Canada’s government is collecting proposals from PR firms to develop a strategy to reverse declining civic engagement among youth.

The Office of the Chief Electoral Officer of Canada, an agency of the Canadian Parliament commonly known as Elections Canada and based in Ottawa, has released an RFP for a three-year PR strategy to engagement stakeholders through forums like academic symposia, consultations with educators and community leaders, and through venues where youth gather to stem a long-term decline the country traces back to the early 1970s.

“Not only are today’s youth much less likely to vote than previous generations, they are also less likely to become regular voters later on in life,” says the RFP.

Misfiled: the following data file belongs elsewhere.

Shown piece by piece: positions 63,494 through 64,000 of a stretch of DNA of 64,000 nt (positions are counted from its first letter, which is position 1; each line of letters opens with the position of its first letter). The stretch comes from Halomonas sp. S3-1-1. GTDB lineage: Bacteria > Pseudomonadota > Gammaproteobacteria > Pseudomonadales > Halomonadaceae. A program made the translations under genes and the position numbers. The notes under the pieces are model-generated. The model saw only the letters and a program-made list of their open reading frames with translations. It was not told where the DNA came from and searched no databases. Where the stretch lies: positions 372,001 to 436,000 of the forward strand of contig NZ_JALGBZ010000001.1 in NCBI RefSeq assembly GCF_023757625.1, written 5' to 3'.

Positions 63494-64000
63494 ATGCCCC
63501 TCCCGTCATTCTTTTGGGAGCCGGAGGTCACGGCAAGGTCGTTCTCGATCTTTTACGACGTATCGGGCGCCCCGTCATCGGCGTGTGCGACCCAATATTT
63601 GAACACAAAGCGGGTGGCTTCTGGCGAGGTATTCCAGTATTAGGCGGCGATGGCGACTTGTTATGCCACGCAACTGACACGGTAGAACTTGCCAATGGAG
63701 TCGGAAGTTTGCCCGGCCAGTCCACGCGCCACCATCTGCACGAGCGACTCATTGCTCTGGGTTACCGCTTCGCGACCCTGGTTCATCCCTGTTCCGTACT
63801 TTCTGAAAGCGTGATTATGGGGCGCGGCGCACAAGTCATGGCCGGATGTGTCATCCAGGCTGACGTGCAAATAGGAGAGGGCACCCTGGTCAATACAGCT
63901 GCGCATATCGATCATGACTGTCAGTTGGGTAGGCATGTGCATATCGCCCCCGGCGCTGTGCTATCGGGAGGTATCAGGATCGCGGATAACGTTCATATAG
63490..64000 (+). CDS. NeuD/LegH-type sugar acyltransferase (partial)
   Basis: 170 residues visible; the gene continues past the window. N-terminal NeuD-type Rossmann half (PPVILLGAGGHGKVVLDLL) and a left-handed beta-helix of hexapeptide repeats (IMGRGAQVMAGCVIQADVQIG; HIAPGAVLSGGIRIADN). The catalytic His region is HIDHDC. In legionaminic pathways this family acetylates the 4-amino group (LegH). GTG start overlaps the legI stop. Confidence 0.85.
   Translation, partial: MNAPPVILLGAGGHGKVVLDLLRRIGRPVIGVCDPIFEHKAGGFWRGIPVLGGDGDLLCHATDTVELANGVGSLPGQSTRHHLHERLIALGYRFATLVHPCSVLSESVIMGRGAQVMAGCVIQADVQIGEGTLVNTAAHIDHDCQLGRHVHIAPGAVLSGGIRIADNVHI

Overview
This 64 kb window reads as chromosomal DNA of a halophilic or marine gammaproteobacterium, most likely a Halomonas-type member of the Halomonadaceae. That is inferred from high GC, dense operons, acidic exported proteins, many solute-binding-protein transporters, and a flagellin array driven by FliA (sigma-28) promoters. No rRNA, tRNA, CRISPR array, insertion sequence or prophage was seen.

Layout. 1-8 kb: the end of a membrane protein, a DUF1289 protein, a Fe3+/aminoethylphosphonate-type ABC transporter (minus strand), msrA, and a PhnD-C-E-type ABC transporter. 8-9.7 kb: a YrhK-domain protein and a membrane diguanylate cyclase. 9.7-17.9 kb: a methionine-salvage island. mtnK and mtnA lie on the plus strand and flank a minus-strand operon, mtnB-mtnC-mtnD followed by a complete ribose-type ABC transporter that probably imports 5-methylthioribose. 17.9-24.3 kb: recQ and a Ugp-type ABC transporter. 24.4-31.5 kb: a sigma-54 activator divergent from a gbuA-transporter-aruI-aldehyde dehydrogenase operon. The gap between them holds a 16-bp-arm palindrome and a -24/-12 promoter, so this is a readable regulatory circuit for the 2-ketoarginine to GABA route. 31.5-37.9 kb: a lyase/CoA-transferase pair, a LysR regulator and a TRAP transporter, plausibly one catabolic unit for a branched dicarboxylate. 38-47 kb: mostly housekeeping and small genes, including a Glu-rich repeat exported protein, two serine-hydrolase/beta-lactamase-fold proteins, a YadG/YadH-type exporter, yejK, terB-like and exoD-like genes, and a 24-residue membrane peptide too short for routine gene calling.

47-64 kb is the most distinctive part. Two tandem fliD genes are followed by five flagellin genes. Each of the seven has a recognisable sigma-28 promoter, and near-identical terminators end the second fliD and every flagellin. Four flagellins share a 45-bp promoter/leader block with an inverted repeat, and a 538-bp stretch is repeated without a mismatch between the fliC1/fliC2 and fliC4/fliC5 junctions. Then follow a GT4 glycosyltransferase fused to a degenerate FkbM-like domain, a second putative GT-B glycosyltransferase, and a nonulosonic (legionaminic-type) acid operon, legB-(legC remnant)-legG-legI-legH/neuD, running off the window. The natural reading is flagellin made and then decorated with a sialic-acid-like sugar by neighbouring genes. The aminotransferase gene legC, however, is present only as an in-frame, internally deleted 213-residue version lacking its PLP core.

Only about 39% of Canadian voters aged 18-24 cast ballots in 2011 federal elections. By contrast, from 49%-54% of American youth 18-29 voted in the 2008 presidential election, according to the Center for Information & Research on Learning and Engagement.

Canada notes the decline has serious implications for the “long-term health” of its democratic system.

A one-year contract with a budget between $100K and $500K will carry two option years.

Proposals are due Nov. 28.

View the RFP (link)